In July, the National Association of Women Lawyers (NAWL) presented its 2016 “Lead by Example Award” for a leading male attorney in a law firm, company, government agency or public interest entity who supports the advancement of women within his organization. The award was presented to Alan Bryan, Senior Associate General Counsel for Legal Operations & Outside Counsel Management at Wal-Mart Stores. (You can view Mr. Bryan’s acceptance speech at the NAWL Annual meeting here.)
Thomson Reuters’ Transforming Women’s Leadership in the Law (TWLL) discussed with Mr. Bryan what the award meant to him and how he pushed himself to become a male advocate of women in the legal profession.
Transforming Women’s Leadership in the Law: What does being the winner of NAWL’s “Lead by Example Award” mean to you?
Alan Bryan: I was incredibly honored that NAWL selected me as its 2016 “Lead by Example Award” winner. Honored, and extremely humbled. There are many men in the legal profession who, in their own ways, advocate and act for the important issue of recruitment, retention and advancement of women in the law. They do so by their sponsorship, mentorship, guidance and other support of women in the profession, even when their efforts are small or go unrecognized. Their willingness to support and help advance women within their own organizations make them better recipients of an award like this one. While I can speak to the issues, they are the ones truly capable of solving the problems in arenas where the playing field is not level.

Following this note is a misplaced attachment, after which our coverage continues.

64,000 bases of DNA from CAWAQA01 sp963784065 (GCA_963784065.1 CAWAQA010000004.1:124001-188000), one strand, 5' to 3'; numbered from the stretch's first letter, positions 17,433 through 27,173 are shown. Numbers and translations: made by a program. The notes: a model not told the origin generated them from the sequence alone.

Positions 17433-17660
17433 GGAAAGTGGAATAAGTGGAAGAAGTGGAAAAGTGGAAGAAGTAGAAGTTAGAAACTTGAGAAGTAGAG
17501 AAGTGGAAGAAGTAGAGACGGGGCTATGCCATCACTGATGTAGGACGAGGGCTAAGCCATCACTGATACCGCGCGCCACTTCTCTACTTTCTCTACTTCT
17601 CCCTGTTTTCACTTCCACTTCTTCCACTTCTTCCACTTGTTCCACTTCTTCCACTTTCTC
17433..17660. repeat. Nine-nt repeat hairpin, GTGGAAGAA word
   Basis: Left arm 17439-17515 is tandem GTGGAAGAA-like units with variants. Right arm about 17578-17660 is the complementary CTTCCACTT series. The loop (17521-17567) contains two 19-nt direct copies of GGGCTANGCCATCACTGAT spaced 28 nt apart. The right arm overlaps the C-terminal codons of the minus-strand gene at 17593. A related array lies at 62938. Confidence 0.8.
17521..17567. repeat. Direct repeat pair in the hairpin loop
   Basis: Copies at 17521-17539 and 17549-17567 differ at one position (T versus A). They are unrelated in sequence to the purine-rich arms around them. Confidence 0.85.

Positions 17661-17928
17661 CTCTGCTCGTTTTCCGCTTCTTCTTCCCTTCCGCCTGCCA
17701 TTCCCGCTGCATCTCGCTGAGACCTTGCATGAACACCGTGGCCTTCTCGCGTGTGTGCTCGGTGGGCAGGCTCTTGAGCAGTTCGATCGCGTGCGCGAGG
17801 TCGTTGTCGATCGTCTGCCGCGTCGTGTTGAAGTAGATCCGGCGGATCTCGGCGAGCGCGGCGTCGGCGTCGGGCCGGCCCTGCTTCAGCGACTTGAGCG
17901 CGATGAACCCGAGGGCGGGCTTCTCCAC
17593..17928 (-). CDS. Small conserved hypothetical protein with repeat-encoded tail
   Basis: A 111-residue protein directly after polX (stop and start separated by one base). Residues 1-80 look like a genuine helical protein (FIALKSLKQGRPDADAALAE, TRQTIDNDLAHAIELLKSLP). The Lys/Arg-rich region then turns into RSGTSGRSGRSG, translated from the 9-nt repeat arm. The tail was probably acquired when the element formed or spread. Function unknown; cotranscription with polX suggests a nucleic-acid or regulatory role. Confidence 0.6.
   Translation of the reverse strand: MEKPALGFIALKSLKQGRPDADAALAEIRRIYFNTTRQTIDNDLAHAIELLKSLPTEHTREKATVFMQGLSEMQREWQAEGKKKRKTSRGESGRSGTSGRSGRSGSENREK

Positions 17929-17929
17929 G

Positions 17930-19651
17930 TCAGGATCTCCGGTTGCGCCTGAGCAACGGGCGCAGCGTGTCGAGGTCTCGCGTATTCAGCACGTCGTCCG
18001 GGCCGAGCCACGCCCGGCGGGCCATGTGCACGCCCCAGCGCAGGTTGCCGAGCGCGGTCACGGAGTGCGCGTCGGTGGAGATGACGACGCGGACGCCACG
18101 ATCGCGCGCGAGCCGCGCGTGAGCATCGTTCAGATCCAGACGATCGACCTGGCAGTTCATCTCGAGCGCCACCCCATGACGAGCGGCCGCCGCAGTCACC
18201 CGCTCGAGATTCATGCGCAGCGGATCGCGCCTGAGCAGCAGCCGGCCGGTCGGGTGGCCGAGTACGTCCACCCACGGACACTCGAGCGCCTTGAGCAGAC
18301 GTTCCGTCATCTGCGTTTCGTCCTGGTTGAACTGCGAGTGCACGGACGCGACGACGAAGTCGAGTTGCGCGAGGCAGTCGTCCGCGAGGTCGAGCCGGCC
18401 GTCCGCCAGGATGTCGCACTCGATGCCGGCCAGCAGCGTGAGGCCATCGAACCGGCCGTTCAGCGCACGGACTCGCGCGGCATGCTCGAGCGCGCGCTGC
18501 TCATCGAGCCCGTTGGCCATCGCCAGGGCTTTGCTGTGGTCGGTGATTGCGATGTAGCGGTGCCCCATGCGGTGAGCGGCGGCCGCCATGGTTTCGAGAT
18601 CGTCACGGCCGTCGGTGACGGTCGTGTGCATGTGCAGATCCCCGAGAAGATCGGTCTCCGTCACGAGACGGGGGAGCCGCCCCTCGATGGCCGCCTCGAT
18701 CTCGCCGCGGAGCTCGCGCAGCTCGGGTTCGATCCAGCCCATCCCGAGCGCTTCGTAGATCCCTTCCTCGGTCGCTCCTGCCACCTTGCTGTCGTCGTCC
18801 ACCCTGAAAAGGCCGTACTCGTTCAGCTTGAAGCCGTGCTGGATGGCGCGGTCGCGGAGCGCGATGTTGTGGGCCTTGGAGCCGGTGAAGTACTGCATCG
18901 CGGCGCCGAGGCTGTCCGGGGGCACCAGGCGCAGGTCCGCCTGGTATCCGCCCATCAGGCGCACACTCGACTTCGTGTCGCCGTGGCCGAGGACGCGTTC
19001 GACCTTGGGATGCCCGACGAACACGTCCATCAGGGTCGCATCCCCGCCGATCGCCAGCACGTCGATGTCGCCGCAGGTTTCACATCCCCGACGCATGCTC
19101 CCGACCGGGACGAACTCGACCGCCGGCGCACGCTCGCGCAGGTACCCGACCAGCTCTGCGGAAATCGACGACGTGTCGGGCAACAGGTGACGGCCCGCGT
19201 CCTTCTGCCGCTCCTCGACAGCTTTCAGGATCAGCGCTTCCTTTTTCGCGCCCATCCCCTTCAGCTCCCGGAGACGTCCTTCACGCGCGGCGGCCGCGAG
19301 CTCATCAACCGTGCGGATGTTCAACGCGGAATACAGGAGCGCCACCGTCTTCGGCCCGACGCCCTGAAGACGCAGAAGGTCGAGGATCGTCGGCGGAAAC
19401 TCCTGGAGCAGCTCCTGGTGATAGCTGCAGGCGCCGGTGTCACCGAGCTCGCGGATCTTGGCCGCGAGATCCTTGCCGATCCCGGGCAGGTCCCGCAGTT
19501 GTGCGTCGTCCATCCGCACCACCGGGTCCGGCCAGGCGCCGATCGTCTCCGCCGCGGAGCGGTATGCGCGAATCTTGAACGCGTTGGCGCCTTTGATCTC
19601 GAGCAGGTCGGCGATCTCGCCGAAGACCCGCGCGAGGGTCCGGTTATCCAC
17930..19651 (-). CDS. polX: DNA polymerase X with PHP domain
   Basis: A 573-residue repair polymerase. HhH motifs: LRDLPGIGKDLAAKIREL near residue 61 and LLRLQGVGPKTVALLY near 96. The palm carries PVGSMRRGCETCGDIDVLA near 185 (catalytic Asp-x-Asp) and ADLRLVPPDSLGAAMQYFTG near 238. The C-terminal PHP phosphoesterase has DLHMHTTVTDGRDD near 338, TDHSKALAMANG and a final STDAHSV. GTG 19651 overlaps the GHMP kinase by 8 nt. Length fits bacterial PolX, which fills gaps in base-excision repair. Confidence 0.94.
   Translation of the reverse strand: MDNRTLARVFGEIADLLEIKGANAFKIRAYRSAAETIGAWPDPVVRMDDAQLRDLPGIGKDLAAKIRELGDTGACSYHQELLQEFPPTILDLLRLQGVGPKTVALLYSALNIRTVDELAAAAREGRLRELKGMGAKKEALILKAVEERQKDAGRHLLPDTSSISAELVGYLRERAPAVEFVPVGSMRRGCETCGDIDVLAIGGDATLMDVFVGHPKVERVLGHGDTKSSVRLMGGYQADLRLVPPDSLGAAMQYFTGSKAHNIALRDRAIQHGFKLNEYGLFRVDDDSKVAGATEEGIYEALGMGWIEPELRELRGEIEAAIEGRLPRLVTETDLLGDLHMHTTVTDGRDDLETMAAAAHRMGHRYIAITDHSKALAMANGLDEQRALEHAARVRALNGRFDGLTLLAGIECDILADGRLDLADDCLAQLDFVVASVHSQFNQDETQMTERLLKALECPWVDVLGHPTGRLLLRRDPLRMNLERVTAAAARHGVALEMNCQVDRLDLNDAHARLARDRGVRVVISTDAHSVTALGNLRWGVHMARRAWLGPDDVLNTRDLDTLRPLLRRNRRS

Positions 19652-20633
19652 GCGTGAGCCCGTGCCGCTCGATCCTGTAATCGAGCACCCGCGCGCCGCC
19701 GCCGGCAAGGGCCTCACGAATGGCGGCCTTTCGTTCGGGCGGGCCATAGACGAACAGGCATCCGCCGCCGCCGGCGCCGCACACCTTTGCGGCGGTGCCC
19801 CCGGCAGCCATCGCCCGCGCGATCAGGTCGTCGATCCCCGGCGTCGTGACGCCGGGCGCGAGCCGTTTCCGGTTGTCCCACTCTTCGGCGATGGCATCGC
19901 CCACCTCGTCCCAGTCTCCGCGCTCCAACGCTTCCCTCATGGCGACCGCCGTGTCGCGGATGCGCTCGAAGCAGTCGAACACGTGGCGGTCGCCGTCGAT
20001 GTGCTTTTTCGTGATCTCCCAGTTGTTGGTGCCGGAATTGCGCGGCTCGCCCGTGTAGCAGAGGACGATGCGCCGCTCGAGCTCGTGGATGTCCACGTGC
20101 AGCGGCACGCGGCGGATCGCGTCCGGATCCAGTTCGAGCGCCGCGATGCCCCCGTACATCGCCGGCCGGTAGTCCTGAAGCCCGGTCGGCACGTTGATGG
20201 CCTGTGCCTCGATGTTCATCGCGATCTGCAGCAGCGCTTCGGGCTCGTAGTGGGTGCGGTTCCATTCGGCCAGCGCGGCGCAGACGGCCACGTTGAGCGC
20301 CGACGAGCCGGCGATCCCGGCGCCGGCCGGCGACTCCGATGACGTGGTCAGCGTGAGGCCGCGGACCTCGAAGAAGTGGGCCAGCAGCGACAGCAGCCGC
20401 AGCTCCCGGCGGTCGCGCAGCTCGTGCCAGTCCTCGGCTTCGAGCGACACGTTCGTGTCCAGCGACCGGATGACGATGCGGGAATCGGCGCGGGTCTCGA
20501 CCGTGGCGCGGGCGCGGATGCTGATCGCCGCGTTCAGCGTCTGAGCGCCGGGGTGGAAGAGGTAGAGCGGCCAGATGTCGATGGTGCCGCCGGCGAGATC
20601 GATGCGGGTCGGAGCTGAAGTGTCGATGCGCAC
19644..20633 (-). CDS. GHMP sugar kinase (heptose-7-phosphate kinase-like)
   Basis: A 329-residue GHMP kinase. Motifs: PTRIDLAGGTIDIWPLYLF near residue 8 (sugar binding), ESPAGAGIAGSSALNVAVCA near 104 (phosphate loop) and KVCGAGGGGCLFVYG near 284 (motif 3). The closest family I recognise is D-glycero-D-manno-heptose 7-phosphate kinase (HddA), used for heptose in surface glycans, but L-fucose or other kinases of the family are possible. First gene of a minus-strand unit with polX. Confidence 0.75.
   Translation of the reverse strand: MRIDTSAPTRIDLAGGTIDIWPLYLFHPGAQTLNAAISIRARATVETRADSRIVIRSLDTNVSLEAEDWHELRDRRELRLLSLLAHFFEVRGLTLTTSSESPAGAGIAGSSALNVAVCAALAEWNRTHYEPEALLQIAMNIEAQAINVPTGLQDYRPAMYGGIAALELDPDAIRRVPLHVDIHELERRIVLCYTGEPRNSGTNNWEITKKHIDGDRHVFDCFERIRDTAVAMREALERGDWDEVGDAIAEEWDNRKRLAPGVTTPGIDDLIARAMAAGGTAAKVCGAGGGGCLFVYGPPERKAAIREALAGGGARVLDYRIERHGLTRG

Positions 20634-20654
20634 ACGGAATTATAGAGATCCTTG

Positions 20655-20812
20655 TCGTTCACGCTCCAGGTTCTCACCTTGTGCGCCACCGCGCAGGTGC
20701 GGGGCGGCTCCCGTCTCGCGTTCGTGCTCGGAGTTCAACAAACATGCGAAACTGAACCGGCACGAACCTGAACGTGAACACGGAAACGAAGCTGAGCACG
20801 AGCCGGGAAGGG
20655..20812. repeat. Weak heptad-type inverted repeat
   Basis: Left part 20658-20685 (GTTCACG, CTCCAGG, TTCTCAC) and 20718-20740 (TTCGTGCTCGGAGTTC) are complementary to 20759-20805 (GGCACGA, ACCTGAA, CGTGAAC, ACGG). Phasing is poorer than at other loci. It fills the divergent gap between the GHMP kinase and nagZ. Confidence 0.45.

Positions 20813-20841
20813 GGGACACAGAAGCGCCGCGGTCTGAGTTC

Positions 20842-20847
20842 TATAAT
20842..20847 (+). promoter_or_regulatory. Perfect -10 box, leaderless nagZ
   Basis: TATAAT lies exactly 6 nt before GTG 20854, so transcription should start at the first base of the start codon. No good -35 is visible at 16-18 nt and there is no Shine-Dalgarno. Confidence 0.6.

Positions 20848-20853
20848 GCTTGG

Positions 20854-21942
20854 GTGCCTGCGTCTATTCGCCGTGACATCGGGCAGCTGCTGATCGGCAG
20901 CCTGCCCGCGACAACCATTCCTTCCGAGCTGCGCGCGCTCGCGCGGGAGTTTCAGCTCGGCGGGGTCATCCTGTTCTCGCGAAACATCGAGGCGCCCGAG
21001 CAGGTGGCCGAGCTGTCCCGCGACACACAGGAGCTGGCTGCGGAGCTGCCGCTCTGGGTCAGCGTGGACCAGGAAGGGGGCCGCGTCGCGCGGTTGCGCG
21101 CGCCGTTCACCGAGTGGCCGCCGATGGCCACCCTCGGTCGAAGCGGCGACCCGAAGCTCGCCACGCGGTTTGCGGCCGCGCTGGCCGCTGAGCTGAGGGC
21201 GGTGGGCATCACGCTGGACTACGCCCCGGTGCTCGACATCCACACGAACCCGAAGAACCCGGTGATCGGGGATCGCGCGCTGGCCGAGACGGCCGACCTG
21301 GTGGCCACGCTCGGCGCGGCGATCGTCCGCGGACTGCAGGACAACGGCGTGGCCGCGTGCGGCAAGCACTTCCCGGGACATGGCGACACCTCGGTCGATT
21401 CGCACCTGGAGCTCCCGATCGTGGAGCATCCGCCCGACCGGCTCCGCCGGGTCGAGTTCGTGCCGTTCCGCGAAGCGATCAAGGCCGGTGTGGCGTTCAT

The problem, however, is that there are not enough of them. If I can do anything going forward for women in the law, I hope it is to bring more men into this conversation because issues facing women affect us all. When we segregate those things about the legal profession classified only as affecting women (or minorities) we also stigmatize those same issues and those we associate with them, thereby marginalizing women in the process. Men should be interested because marginalizing women limits economic performance…not just of your company or firm, but of the economy as a whole.
TWLL: Tell me about your involvement with NAWL.